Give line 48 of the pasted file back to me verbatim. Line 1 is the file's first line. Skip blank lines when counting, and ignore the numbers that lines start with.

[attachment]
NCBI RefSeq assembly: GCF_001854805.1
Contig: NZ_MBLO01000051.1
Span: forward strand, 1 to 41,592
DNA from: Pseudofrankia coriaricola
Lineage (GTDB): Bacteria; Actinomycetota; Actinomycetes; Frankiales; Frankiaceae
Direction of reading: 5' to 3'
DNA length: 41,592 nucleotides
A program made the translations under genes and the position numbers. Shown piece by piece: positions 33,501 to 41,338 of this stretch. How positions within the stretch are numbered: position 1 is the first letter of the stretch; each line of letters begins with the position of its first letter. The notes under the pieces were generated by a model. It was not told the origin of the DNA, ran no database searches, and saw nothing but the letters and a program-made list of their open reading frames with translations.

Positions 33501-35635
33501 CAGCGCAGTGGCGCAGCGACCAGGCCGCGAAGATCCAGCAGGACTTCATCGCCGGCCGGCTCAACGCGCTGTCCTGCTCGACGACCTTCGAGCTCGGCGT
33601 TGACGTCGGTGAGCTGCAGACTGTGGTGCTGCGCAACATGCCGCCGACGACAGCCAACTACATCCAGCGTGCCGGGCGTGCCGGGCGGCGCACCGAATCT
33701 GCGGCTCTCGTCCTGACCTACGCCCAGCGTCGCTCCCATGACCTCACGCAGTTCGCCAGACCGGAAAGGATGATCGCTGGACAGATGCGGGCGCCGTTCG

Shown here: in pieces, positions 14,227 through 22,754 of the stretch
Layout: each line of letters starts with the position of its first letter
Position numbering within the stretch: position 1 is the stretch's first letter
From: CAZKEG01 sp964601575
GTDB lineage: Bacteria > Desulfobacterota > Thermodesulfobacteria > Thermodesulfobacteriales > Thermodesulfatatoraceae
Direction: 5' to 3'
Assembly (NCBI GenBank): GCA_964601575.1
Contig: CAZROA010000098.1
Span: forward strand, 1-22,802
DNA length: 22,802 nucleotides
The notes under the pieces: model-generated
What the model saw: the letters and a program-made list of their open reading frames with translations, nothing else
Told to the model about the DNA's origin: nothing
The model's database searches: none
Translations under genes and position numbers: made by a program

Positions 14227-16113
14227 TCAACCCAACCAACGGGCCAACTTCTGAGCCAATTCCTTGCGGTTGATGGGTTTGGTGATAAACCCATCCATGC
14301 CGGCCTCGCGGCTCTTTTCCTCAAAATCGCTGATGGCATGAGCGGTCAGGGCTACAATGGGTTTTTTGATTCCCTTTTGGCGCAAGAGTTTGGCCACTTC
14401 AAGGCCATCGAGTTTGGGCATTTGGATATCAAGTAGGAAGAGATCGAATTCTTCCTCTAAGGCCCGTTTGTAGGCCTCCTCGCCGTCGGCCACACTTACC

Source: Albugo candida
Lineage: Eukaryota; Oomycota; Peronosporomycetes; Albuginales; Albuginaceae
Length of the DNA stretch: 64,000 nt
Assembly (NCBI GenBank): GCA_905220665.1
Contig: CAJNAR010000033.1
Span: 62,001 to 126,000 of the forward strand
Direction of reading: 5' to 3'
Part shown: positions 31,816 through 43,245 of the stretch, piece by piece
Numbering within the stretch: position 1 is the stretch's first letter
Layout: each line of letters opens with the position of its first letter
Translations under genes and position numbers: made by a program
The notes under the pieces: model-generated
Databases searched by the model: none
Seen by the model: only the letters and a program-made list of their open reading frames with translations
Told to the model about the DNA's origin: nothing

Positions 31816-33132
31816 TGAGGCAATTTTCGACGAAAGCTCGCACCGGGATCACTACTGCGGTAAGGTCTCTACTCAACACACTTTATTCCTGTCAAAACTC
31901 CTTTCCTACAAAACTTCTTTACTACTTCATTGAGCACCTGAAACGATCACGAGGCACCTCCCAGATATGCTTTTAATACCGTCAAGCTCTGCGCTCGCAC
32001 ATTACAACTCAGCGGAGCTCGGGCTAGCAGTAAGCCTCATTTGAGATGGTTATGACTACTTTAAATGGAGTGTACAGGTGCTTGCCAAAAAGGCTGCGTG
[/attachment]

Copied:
31816 TGAGGCAATTTTCGACGAAAGCTCGCACCGGGATCACTACTGCGGTAAGGTCTCTACTCAACACACTTTATTCCTGTCAAAACTC